A New Spin on Private Clouds
ZeroStack uses segmentation to reduce complexity.
- By Dan Kusnetzky
I recently had a discussion with Ajay Gulati, ZeroStack's CEO and co-founder, on his company and what it hopes to do for enterprises. The conversation began with the trend of enterprises moving toward cloud computing services.
At first, he pointed out, these companies do experience some cost reduction and greater agility, including the ability to quickly spin up new workloads; scale the compute capacity as the workload demands more processing power, memory, storage or network capacity; and just as quickly to spin it all down when business requirements change.
Later, however, these same organizations often learn that they've lost quite a bit of control of the underlying systems, networks and storage. They can also discover that costs spiral much higher than first projected if the enterprise gets too enthusiastic about the use of cloud services.
Private Cloud Surprises
These organizations like the ability to see systems as a pool of computing resources that can be easily stood up to support a workload, provide high levels of scalability as the needs of the workload increase, and then torn down and used for some other purpose with little difficulty.
But when they decide to bring the cloud in-house, they soon learn that it requires a level of knowledge and experience in a number of different open source or vendor-supplied software products, and quickly discover that private cloud computing isn't as easy as many of the suppliers make it seem.
They want the flexibility, cost reduction and agility without also being forced to take on the burden of setting up and managing complex stacks of unfamiliar software. In short, they want a computing resource rather than a computer science project.
The ZeroStack Solution
Gulati then went on to discuss ZeroStack and how it segments user workloads, operations, management and applications/data in a different way. The company is offering a hyperconverged server appliance designed to be easy to install, which allows local management and execution of workloads. These appliance servers are programmed to reach out to ZeroStack's cloud service for workload automation, operations and cloud stack software updates as needed.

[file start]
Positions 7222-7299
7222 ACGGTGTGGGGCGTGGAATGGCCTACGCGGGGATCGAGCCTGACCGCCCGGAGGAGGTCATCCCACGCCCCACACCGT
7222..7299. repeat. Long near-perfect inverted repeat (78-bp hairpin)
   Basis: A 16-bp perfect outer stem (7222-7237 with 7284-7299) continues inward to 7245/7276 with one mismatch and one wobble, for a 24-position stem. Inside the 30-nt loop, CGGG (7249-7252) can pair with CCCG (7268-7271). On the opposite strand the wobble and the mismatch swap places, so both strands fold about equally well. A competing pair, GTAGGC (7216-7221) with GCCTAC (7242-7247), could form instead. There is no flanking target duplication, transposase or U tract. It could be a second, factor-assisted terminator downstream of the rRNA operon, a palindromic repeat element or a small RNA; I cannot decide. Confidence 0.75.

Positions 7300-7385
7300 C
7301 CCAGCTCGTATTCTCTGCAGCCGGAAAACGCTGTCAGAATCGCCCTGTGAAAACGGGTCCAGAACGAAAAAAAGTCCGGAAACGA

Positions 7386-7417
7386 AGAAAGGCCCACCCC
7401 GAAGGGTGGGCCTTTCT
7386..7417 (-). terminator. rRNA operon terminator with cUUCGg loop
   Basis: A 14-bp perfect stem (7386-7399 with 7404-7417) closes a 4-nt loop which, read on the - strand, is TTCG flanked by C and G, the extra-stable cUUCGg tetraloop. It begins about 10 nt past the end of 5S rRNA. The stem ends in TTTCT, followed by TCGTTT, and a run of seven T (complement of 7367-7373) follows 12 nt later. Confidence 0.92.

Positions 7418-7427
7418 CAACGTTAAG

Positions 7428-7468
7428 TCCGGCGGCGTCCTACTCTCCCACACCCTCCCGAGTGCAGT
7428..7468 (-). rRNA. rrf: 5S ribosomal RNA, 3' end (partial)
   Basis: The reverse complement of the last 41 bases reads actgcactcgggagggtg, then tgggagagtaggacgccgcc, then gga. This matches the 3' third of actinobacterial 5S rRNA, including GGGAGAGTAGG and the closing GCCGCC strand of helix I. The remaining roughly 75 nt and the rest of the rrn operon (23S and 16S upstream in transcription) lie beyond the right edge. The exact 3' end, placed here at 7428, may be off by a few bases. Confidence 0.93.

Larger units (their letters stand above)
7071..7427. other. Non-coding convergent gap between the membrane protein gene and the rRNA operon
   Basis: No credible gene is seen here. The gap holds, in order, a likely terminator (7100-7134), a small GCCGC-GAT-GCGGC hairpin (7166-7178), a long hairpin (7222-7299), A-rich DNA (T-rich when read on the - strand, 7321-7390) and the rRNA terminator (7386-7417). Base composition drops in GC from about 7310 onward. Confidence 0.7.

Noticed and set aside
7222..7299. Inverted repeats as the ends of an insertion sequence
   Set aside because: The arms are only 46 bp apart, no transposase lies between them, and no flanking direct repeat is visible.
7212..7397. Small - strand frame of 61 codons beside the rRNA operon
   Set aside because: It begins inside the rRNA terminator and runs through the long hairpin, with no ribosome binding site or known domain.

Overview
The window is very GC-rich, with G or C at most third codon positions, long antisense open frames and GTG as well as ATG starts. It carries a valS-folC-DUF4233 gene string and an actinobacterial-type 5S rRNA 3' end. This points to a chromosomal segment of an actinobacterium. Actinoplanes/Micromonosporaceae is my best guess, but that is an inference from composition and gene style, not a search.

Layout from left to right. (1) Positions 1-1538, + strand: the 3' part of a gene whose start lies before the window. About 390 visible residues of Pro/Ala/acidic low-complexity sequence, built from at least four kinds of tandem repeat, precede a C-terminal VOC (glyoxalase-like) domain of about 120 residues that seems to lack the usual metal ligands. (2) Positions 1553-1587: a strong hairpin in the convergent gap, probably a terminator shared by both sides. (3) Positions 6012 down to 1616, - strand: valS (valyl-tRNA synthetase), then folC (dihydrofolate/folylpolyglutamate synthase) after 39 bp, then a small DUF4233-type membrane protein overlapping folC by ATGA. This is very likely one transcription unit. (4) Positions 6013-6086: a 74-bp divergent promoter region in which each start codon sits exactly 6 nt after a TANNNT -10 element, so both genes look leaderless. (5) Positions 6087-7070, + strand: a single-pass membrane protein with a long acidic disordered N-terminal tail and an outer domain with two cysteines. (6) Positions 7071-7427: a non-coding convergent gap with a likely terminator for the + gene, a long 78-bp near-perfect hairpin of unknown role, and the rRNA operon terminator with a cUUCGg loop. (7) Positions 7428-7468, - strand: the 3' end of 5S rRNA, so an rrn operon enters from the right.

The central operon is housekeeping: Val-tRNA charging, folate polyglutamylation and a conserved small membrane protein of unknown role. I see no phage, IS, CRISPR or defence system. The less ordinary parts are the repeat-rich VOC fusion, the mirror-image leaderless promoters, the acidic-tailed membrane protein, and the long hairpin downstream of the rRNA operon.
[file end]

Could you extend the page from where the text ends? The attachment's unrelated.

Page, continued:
The ZeroStack Cloud appliance has the following specifications:
- X86-based systems deployed in a 2U chassis with 4 server nodes
- Support for 64 to 128 CPU cores
- Support for 512GB - 1TB RAM
- Support for a mix of storage devices, including 6.4 50 19.2 TB of solid-state flash drives and between 16TB - 92TB of rotating media.
- 100 percent pure OpenStack APIs
The media is full of articles discussing the benefits of cloud computing. They cite lower costs, greater levels of agility and reduced levels of risk. These articles seldom point out that these benefits are offered at the expense of lower levels of control, potential security problems if the shared server on which workloads are running is breached, and possible regulatory issues for enterprises in controlled markets.
Looks Can Be Deceiving
Enterprises see the advantages of being able to have a pool of resources that can be pressed into service to support their applications, and some decide to bring the cloud computing home to their own datacenters. That's followed by the challenge of determining which cloud computing stack -- Microsoft, VMware, OpenStack or CloudStack -- is the best fit for their needs, their level of expertise and other factors. During this process they soon learn that there's more to know than they first thought.
Several hardware suppliers, such as Dell, HP, IBM and others, have offerings designed to package up different cloud computing stacks and deliver them as easy-to-install, easy-to-use packages. They also offer services to tune the environment to the customer's needs and training for their staff.
Several software suppliers, such as Red Hat, SUSE and Mirantis, have packaged up a cloud computing stack and integrated it with their favorite operating system, VM software selection and other things such as application frameworks and monitoring and automation tools.
Dan's Take: A Road Less Traveled
While I've become familiar with number of suppliers of cloud appliance servers, segmenting out the installation, monitoring, management and updating functions and making them a separate cloud service is a bit of a different approach. ZeroStack claims that this segmentation makes private cloud computing easier to set up and deploy, while also reducing overall levels of cost. In addition, it means that they don't have to acquire extensive levels of expertise in the cloud computing internals.
This is an interesting concept, one that may offer ZeroStack only a momentary advantage. If the company is successful with this approach, we can expect everyone else to offer something similar quickly.
Daniel Kusnetzky, a reformed software engineer and product manager, founded Kusnetzky Group LLC in 2006. He's literally written the book on virtualization and often comments on cloud computing, mobility and systems software. He has been a business unit manager at a hardware company and head of corporate marketing and strategy at a software company.